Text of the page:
Monday, January 21, 2008

Marmal Aid

I attempted my very first batch of marmalade yesterday. Something I've been promising I'd do from years on end. I vaguely remember doing it with my mum as a boy, but we only did it once, most other years we did strawberry jam (we lived in an area that grew fantastic strawberries (I can still taste them just thinking about it)). Memory not being sufficient, and my mum being unreachable at the moment, it meant returning to a recipe.

Mostly it turned out all right. I've got a got soft set of the jelly and nice soft rind. The taste is a small shade too bitter, but I was told while buying the Seville oranges that it had been a bad growing year and that might be the outcome. However, being the experimental cook I am, I want to get the base recipe perfected, then experiment. So, a few questions to the expert marmalade artists I know read me out there.

For those unfamiliar with the ancient making or marmalade, a brief description. The whole point of marmalade is the mix of bitter and sweet. Not all oranges are suitable. The orange judged best is the Seville orange, which is, frankly, not far off a lemon in terms of tartness. Legend has it Marmalade was discovered when a cask of Seville oranges fermented on the journey, and the resulting gloop was decided to be edible and delicious.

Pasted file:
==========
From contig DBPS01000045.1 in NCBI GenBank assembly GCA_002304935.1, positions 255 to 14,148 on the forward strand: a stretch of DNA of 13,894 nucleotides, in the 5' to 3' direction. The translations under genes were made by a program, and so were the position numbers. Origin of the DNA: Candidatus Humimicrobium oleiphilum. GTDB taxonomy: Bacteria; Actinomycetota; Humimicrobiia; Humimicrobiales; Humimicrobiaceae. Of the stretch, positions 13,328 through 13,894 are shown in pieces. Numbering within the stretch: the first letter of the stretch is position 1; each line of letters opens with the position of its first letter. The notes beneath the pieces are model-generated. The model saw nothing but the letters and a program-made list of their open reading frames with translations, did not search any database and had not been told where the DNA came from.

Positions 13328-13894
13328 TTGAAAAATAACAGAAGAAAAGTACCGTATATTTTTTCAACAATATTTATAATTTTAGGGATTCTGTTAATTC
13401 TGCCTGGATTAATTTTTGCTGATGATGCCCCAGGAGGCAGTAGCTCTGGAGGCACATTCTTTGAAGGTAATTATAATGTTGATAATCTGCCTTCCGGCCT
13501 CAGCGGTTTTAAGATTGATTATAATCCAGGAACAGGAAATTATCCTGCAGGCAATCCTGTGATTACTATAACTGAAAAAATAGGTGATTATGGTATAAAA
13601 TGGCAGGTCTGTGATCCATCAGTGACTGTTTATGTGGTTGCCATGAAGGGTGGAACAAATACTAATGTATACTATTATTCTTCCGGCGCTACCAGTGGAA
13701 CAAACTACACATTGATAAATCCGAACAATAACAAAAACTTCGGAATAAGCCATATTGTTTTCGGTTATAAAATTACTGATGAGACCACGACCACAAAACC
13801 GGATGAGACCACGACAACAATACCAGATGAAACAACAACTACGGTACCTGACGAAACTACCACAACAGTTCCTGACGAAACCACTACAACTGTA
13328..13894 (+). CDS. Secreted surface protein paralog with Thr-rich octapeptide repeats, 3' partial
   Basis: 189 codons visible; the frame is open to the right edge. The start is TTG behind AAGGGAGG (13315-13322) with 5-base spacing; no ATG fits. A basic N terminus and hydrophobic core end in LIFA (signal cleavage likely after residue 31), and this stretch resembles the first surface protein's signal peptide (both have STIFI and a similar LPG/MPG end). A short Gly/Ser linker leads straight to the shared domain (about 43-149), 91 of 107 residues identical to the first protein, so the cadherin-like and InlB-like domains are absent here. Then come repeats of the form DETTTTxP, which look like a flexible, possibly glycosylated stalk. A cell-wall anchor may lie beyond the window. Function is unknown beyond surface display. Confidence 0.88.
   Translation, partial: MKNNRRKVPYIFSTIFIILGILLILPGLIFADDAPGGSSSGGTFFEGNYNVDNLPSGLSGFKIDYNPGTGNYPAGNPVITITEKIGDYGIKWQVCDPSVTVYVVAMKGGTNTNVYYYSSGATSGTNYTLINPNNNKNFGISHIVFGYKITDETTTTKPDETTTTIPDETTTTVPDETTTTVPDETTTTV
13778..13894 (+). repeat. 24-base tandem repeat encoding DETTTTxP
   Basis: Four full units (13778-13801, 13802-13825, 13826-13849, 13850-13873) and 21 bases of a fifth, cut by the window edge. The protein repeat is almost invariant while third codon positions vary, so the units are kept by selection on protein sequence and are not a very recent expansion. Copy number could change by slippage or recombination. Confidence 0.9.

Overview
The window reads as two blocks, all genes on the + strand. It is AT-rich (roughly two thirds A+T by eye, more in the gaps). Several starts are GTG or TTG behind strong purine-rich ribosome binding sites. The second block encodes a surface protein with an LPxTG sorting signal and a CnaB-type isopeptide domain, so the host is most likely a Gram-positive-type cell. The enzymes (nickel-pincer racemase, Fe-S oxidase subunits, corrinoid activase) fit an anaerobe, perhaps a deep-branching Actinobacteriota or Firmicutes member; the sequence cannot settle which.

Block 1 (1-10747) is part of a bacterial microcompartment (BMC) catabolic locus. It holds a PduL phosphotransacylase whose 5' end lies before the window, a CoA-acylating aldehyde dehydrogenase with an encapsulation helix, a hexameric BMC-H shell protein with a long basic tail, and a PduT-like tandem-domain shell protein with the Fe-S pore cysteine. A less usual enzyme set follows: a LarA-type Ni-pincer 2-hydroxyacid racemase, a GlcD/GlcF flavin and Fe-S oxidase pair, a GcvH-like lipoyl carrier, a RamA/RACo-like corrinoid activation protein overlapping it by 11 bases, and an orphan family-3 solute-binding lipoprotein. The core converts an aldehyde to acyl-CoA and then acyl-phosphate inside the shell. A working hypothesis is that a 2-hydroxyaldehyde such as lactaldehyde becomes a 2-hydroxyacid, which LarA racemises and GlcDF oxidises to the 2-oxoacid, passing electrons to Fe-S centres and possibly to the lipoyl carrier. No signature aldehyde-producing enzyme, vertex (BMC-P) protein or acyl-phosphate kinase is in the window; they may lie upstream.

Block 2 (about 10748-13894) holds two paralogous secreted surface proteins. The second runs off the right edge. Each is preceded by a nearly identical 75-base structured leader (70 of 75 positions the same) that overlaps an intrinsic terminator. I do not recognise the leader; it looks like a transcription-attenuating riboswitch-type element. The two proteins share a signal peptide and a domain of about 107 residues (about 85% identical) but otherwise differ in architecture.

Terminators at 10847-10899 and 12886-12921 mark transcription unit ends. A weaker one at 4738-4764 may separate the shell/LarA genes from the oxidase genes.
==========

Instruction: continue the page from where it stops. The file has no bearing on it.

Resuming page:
To make it, you need to extract the juices and pips from the orange, then slice up the rind. Oddly enough, the pips contain natural pectin, the chemical which makes the juice turn into a jelly. So, you put all the pips and membranes into a muslin sack, then boil it along with the sliced rinds and a lot of water for a couple hours. Intent is to reduce the water in the pan by quite a bit. You take out your muslin bag, add a whole lot of sugar, and boil the bejesus out of it. Pot the resulting glutenous loveliness and you have your Marmalade. I did all this, and like I said, it mostly worked, but I am left with quite a few questions.
  1. Preparing the oranges. I tried a few methods, but which do you prefer, or do you have another way? I tried halving the oranges, juicing them, then cutting out the remaining pips and membranes. This seemed overly fussy, sooo... I tried quartering the oranges then cutting out the centre unjuiced. I then smashed the juices out of them and cut up the rind. Later, on talking to the Mother in Law, a long time marmalader, she cut the rind off a whole orange first, thus minimising the white pulp, then juiced the remainder.
  2. Muslin seems very hard to get your hands on these days, so I used a brand new washing rag, which worked very well. Do you have proper muslin or use something else?
  3. Do you boil the mixture after adding the sugar or not? If so, for how long. My recipe book said to boil for 15 minutes, the MiL said to not boil at all. I boiled just over 10 as the mix was pretty gelatinous. It seems to have set, but only just.
  4. As mentioned, mine turned out perhaps a shade too bitter. Perfectly edible, but perhaps a shade too far. Do you have any methods for cutting the bitterness?
Many thanks in advance for any helpful comments!


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